This study compared production of modal perfect sentences by native English speakers and advanced non-native English speakers from Asian L1 backgrounds in discourse and discourse-free contexts. In experiment 1, native and non-native speakers reconstructed modal perfect sentences from sentential anagrams under time pressure. Both speaker groups were faster to construct modal perfect sentences than closely matched control sentences. In experiment 2, native and non-native speakers read and responded orally to stories designed to elicit modal perfect. The results revealed that non-native speakers produced significantly fewer modal perfect sentences than native speakers. Taken together, the findings suggest that although non-native speakers from Asian L1 backgrounds have the syntactic capability to produce modal perfect under constrained conditions in a sentential anagram task, they are less likely than native speakers to produce such constructions in particular discourse contexts, perhaps as a result of differences in cultural background. Implications for English language instruction are discussed.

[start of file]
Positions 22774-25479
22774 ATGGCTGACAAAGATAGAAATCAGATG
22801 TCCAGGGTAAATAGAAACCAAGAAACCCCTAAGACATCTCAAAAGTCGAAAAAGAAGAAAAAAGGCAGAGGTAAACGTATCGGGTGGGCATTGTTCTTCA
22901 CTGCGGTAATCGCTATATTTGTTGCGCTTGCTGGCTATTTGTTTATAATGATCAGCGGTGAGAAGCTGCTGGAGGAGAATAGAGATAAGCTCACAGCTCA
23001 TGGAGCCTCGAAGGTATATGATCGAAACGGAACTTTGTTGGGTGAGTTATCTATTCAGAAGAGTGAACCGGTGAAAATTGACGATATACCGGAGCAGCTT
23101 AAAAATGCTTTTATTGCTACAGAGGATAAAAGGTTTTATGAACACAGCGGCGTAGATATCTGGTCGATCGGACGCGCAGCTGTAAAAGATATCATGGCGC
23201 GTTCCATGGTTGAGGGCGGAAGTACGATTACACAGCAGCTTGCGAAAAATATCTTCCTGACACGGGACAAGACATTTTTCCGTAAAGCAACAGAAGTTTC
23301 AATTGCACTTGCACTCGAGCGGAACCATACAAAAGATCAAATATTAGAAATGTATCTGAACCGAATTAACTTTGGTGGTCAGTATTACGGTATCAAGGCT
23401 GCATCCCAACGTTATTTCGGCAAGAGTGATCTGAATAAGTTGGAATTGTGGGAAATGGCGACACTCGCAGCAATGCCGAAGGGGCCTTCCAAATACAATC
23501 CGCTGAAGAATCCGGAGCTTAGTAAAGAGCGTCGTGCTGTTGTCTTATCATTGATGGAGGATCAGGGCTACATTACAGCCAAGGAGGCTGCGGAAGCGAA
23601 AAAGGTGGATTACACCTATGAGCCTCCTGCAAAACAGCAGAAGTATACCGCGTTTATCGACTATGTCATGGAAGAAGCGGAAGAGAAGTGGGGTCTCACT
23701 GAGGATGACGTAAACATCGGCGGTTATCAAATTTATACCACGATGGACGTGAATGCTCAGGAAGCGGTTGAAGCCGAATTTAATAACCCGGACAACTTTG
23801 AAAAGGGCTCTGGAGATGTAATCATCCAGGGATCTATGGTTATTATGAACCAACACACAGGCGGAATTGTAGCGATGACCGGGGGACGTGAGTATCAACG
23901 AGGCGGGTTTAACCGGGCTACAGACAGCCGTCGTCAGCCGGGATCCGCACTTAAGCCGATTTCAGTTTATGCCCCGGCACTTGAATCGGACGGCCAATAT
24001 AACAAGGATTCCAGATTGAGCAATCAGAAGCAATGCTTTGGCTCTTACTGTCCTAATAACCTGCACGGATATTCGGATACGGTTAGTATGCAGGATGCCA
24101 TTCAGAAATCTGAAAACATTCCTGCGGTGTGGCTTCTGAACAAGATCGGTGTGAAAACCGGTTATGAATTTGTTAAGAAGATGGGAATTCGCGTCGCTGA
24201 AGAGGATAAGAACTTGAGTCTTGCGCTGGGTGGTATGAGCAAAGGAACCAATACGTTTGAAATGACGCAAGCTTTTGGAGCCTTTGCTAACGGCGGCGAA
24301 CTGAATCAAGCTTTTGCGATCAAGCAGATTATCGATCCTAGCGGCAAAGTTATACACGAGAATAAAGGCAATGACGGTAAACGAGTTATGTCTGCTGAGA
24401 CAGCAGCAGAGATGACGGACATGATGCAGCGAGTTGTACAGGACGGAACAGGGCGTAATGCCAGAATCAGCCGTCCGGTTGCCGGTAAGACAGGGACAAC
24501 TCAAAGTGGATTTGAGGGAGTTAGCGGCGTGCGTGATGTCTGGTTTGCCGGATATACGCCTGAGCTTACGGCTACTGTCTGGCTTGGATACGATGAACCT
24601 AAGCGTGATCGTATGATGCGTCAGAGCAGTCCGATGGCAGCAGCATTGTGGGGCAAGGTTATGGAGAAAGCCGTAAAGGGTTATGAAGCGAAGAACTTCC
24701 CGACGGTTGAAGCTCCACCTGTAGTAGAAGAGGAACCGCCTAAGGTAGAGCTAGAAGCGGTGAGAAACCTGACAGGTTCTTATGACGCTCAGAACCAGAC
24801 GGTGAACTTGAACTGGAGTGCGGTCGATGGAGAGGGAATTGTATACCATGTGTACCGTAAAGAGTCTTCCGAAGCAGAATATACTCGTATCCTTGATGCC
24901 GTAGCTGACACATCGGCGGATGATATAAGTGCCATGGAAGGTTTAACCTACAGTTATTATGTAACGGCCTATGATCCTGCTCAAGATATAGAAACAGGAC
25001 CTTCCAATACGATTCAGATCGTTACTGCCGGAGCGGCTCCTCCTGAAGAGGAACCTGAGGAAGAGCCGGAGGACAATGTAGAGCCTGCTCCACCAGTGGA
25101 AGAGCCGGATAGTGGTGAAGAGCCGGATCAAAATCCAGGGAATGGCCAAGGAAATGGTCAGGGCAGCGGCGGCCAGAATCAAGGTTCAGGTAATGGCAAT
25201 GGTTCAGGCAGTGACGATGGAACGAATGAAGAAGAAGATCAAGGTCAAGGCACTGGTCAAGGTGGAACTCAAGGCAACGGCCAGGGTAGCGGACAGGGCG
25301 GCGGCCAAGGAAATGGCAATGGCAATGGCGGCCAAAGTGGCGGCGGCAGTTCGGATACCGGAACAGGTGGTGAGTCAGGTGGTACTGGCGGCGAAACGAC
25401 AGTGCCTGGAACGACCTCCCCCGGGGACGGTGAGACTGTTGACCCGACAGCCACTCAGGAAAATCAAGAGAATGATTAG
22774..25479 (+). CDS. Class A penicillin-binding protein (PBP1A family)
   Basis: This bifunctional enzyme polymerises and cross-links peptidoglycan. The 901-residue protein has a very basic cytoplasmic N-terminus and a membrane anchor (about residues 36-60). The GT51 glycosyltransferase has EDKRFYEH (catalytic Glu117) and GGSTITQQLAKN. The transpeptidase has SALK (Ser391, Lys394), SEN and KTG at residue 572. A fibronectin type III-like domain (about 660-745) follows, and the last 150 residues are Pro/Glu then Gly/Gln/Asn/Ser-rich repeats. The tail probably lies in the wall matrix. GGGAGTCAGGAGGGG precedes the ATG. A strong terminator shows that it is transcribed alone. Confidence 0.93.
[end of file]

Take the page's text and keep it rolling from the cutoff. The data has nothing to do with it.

|Number of pages||28|
|Journal||IRAL - International Review of Applied Linguistics in Language Teaching|
|Publication status||Published - 31 Oct 2013|